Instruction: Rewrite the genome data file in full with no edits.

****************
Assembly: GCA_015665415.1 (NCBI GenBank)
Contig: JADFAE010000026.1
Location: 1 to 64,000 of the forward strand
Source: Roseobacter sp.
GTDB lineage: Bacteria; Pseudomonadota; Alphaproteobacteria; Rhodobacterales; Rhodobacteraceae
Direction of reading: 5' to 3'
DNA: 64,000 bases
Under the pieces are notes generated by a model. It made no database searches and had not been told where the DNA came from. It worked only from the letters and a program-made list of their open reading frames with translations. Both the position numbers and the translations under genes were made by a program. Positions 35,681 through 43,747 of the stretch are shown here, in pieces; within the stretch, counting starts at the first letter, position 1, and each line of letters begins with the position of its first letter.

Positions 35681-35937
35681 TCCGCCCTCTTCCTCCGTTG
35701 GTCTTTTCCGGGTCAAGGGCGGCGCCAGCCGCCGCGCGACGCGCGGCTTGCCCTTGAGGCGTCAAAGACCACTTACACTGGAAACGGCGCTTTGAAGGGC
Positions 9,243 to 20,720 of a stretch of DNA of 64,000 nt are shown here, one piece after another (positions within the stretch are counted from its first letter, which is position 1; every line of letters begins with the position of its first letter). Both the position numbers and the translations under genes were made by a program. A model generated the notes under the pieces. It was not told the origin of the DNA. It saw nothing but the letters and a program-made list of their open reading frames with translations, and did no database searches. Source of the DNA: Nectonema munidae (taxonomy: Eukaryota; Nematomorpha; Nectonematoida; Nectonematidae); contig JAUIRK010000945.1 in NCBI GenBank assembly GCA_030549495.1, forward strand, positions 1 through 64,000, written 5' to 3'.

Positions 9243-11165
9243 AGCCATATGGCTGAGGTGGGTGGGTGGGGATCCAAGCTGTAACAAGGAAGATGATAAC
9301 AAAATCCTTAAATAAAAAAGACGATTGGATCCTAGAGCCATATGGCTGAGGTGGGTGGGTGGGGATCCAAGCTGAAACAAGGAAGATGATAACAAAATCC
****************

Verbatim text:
Assembly: GCA_015665415.1 (NCBI GenBank)
Contig: JADFAE010000026.1
Location: 1 to 64,000 of the forward strand
Source: Roseobacter sp.
GTDB lineage: Bacteria; Pseudomonadota; Alphaproteobacteria; Rhodobacterales; Rhodobacteraceae
Direction of reading: 5' to 3'
DNA: 64,000 bases
Under the pieces are notes generated by a model. It made no database searches and had not been told where the DNA came from. It worked only from the letters and a program-made list of their open reading frames with translations. Both the position numbers and the translations under genes were made by a program. Positions 35,681 through 43,747 of the stretch are shown here, in pieces; within the stretch, counting starts at the first letter, position 1, and each line of letters begins with the position of its first letter.

Positions 35681-35937
35681 TCCGCCCTCTTCCTCCGTTG
35701 GTCTTTTCCGGGTCAAGGGCGGCGCCAGCCGCCGCGCGACGCGCGGCTTGCCCTTGAGGCGTCAAAGACCACTTACACTGGAAACGGCGCTTTGAAGGGC
Positions 9,243 to 20,720 of a stretch of DNA of 64,000 nt are shown here, one piece after another (positions within the stretch are counted from its first letter, which is position 1; every line of letters begins with the position of its first letter). Both the position numbers and the translations under genes were made by a program. A model generated the notes under the pieces. It was not told the origin of the DNA. It saw nothing but the letters and a program-made list of their open reading frames with translations, and did no database searches. Source of the DNA: Nectonema munidae (taxonomy: Eukaryota; Nematomorpha; Nectonematoida; Nectonematidae); contig JAUIRK010000945.1 in NCBI GenBank assembly GCA_030549495.1, forward strand, positions 1 through 64,000, written 5' to 3'.

Positions 9243-11165
9243 AGCCATATGGCTGAGGTGGGTGGGTGGGGATCCAAGCTGTAACAAGGAAGATGATAAC
9301 AAAATCCTTAAATAAAAAAGACGATTGGATCCTAGAGCCATATGGCTGAGGTGGGTGGGTGGGGATCCAAGCTGAAACAAGGAAGATGATAACAAAATCC